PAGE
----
A German engineer does his big training for life in a small Romanian town

When Stephan Rambacher came to Romania, in the small town of Lugoj, at the end of the ‘90s, as general manager of wood company Werzalit, he thought he knew something about life. People shouldn’t be a problem, he thought.

After all, he had worked for six years in South-Africa in the ‘80s during the apartheid era. Such an experience helps you understand at least something about how this world works. Besides that, he was born in Germany, a country whose recent history hasn’t been without conflicts. So Stephan was quite confident that he could understand people when he moved to Lugoj.

Now, almost 20 years later, he says that his big training for life was not his MBA in engineering and not even South Africa, but Lugoj, this peaceful 40,000-people town in Western Romania, where you couldn’t expect many revelations.

The small town

Stephan Rambacher has arrived first and ordered a cappuccino. Our meeting place is Clubul Taranului, a sunlit little restaurant with a big terrace in the backyard of the Museum of the Romanian Peasant in Bucharest. His office is nearby, in the Victoriei Square.

After a 15-year intense experience of Romanian small town life, Stephan decided it was time for a change. He was 58, and felt that routine kept narrowing his world. He quit his job in Lugoj and started anew in Bucharest as a business consultant. He is now a partner with Stein & Partner consulting company. He searches and evaluates top and middle management positions, and offers organizational coaching to local investment projects.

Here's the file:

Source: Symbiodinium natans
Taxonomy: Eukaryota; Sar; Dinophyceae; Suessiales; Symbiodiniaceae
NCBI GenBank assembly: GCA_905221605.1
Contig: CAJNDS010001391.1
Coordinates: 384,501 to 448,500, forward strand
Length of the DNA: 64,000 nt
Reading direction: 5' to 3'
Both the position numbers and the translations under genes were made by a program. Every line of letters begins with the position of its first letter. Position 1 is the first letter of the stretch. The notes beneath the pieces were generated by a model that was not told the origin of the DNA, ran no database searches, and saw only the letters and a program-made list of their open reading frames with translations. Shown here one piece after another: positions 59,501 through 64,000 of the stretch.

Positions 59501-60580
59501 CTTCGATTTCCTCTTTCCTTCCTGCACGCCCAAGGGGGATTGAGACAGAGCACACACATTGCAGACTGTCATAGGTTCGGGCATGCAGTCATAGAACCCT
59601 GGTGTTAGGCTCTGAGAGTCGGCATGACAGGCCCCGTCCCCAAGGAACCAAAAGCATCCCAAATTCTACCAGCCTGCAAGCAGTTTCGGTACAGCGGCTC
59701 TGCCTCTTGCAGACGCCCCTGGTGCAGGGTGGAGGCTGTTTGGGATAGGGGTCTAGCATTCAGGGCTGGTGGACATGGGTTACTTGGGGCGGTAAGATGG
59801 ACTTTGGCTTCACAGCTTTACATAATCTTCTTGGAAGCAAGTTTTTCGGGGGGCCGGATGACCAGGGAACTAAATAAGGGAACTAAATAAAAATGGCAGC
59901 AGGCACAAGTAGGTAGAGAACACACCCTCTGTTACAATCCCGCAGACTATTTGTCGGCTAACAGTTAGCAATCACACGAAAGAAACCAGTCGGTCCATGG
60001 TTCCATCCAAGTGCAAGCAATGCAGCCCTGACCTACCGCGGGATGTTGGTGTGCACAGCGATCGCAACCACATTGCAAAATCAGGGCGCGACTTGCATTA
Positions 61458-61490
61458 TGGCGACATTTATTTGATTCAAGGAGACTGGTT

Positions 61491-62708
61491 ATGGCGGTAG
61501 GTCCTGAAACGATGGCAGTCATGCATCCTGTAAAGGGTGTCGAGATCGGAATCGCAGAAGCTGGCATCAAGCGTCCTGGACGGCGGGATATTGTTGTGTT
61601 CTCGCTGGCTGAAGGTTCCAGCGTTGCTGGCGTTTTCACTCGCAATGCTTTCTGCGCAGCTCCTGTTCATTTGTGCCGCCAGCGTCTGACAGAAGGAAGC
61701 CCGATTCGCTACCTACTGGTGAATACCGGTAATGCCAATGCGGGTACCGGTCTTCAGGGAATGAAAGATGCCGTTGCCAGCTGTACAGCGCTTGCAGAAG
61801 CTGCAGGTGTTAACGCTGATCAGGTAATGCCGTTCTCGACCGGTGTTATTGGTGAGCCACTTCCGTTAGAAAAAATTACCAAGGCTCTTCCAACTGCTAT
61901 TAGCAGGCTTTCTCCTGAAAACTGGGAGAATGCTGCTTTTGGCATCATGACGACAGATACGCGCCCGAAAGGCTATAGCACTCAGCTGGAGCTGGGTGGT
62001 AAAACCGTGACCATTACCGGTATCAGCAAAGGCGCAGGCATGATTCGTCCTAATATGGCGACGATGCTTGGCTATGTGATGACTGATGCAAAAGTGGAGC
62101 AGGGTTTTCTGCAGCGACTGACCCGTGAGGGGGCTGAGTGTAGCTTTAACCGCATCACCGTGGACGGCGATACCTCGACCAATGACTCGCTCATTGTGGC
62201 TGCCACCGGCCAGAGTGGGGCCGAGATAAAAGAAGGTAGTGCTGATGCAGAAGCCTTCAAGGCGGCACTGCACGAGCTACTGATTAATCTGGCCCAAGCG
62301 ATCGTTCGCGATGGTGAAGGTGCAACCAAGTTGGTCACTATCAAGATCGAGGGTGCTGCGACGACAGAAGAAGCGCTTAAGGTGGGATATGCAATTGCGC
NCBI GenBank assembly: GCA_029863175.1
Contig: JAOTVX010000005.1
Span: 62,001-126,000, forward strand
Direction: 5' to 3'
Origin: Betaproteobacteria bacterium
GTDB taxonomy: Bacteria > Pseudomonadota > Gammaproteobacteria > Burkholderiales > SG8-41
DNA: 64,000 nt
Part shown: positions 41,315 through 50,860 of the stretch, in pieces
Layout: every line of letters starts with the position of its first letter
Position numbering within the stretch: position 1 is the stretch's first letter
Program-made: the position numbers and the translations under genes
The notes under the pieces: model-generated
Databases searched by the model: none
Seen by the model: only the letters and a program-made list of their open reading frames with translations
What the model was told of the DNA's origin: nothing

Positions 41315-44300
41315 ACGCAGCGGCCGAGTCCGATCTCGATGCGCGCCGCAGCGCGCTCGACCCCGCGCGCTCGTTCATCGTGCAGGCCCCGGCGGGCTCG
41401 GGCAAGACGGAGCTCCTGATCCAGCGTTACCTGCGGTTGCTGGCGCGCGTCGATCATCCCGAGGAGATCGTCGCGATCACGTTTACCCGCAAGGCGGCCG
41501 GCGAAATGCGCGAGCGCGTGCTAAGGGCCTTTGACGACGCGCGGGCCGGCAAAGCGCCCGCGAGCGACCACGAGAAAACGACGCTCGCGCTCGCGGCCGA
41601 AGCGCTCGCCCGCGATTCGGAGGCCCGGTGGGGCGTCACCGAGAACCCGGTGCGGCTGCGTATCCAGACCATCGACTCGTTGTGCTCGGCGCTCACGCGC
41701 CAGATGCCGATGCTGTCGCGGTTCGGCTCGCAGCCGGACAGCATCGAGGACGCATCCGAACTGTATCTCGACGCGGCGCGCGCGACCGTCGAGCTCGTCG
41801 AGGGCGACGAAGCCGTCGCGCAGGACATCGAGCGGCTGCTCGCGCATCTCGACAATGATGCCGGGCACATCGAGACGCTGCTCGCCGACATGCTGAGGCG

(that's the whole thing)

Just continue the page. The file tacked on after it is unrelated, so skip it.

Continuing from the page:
“I’ve had three different lives,” Stephan starts his story. “One as a general manager for 30 years, one as a consultant and one as a photographer.”

He is tall, has big hands and speaks calmly and slowly. Stephan was born in Franconia, a small region in Germany, in 1956. “Quite a while ago,” he laughs. Growing up in a time of peace, when the economy started recovering, Stephan is one of the baby boomers. He feels lucky: he could enjoy many privileges that weren’t available to other generations. His generation also lived in the shadow of ‘68, when the German student movement protested against the authoritarianism and hypocrisy of the German government. Progressive people, travel facilities, a growing economy- Stephan feels like he was dealt good cards. He studied at a good university in Germany, had two traineeships in Israel and South Africa, then started working as a production manager for a big furniture producer in South Africa.

Nevertheless, he had behind the experience of his father, who fought the Second World War, and a certain shame, which was part of his generation – accepting that their parents weren’t on the good side of history.

Moving to Romania confronted him with people who were dealt very different cards. He thought he knew the rules of game, but he was wrong.

The backpack

“Every person carries a backpack throughout their life,” says Stephan. You don’t know what’s inside. It can be rocks or it can be something light.”

Rambacher had in his backpack his parents’ Second World War and the experiences of his grandparents. The people he met in Lugoj had very different loads in their rucksacks: years of communism, the uncertainty of the transition. They weren’t easy to understand, because they had a different code. So Stephan had to listen and learn.